June 30 – July 6, 2018

Hazara woman Sadif Karimi.


Exclusive: How our crisis hotline failed Sadif Karimi

“You could have a weeping woman hiding in a bathroom, and you’d be meant to say, ‘Can you hold, please?’ ”

In the weeks before her death, Sadif Karimi made repeated calls to a domestic violence hotline. She was told she was no longer a client.



Tracey Spicer: Starting the first Me Too inquiry

“The ultimate aim of NOW is the cultural change that underpins transformative social movements. To do this, the organisation must speak truth to power, ensuring the inquiry is robust, and the government of the day acts on its recommendations. ”

Eight months after calling for stories of sexual misconduct in the Australian arts and media, the author details her involvement in establishing the world’s first workplace harassment inquiry.

Image for article: Getting Shorten


Getting Shorten

“Labor insiders say if both vulnerable seats were lost on July 28, it would not only be Albanese’s Left faction colleagues supporting change.”

While the government continues to plot the demise of Bill Shorten, fresh threats may be again smouldering within his own party.

Image for article: Indigenous players and the AFL


Indigenous players and the AFL

Five years ago guidelines were established to help Indigenous AFL recruits throughout their careers. But with little being done, a group of ex-players has now decided to turn words into actions.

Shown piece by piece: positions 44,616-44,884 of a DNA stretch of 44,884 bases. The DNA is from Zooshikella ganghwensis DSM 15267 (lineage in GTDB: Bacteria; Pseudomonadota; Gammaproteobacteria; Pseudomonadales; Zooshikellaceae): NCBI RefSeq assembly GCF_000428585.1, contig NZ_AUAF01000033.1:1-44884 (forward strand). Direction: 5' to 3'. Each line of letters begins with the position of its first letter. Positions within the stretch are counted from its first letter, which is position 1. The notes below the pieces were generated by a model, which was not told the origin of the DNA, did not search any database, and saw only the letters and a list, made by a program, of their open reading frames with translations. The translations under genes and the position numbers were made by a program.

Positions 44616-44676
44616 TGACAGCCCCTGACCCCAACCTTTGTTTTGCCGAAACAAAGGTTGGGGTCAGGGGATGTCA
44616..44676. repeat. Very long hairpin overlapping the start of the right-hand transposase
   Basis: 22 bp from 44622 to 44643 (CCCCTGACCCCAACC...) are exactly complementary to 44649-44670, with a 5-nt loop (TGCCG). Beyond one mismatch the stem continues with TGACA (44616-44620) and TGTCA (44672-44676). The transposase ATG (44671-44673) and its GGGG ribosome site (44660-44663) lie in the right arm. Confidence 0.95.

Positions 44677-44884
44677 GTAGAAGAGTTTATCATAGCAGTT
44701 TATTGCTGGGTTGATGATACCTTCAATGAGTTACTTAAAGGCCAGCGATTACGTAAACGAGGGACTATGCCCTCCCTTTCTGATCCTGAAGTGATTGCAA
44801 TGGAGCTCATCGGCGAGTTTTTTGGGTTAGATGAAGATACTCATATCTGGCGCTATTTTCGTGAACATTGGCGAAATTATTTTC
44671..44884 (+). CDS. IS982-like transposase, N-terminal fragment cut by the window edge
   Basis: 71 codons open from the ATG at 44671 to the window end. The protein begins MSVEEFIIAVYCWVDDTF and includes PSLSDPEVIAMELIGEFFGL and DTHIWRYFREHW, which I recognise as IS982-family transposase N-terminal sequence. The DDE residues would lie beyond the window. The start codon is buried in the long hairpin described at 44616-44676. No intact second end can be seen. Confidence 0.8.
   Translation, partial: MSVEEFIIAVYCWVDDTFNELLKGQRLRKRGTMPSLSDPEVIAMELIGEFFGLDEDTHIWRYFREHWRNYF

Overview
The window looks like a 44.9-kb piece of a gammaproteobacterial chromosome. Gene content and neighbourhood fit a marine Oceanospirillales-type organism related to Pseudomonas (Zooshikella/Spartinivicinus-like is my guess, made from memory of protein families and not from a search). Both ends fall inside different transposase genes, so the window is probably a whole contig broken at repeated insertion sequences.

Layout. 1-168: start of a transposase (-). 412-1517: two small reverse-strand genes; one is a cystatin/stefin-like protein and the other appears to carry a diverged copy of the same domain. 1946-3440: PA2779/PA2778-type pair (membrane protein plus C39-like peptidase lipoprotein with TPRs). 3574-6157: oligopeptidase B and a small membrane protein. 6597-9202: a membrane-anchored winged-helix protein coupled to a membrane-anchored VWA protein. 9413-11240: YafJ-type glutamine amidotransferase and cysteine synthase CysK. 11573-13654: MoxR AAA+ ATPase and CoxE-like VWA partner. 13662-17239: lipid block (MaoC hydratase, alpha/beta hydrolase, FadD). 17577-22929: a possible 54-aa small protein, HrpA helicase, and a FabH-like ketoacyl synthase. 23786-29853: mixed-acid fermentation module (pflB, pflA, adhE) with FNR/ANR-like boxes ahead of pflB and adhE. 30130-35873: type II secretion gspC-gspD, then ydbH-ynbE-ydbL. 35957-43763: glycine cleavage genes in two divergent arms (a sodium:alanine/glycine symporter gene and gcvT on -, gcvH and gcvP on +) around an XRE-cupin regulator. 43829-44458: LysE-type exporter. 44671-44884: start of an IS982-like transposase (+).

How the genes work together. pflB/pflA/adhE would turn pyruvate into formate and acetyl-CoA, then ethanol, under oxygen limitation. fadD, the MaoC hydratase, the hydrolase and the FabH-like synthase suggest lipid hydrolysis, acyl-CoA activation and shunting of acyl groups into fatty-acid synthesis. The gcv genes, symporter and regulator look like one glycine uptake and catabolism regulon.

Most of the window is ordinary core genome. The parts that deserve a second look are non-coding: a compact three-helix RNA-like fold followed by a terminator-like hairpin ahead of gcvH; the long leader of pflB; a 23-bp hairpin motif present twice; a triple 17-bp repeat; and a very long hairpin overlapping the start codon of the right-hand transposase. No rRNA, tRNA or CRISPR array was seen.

Academic independence threatened by US-style philanthropy

“Thanks to Koch funding students can learn about the ‘role of government institutions in a capitalistic society’ at South Carolina’s College of Charleston, or philosophise about the ‘moral imperatives of free markets and individual liberty’ at Troy University in Alabama.”

The Ramsay Centre fiasco highlights the dangers of universities ceding academic independence in return for private money, in the manner of billionaire philanthropy in the United States.

President Trump and Vice-President Mike Pence (far left) with Harley-Davidson executives and union representatives.


Trump goes hog wild on trade tariffs

Trump's tariff war escalates. US Muslim travel ban upheld. Erdoğan maintains grip on Turkey. Greyhound racing ends in Asia with Macau closure.

Australia's No.1 news podcast.



Bureaucratising disability

“When depression stops you getting out of bed and robs you of motivation, energy, confidence and self-worth, how are you meant to proactively seek support? When anxiety stops you from answering phone calls, speaking to people or even leaving the house, how do you interview service providers? If you can’t advocate for yourself, and you have no one else to advocate for you, then I don’t know how you can possibly access the NDIS.”


Paul Bongiorno
Bases loaded for Frydenberg

“On Wednesday, the government parties in the Senate voted with a Hanson motion calling for the building of new coal-fired power stations and the retrofitting of existing base-load power stations. It failed 34–32, but proved a revealing insight on where the whole energy debate could be heading. There is considerable optimism that the NEG will win majority party room support in the end. But there is a long way to go. The brawl over coal has alarmed the ACT’s minister for climate change and sustainability, Shane Rattenbury. The Greens minister has the capacity to sink the entire NEG as the federal government needs all the states and territories on the east coast to endorse its delivery. ”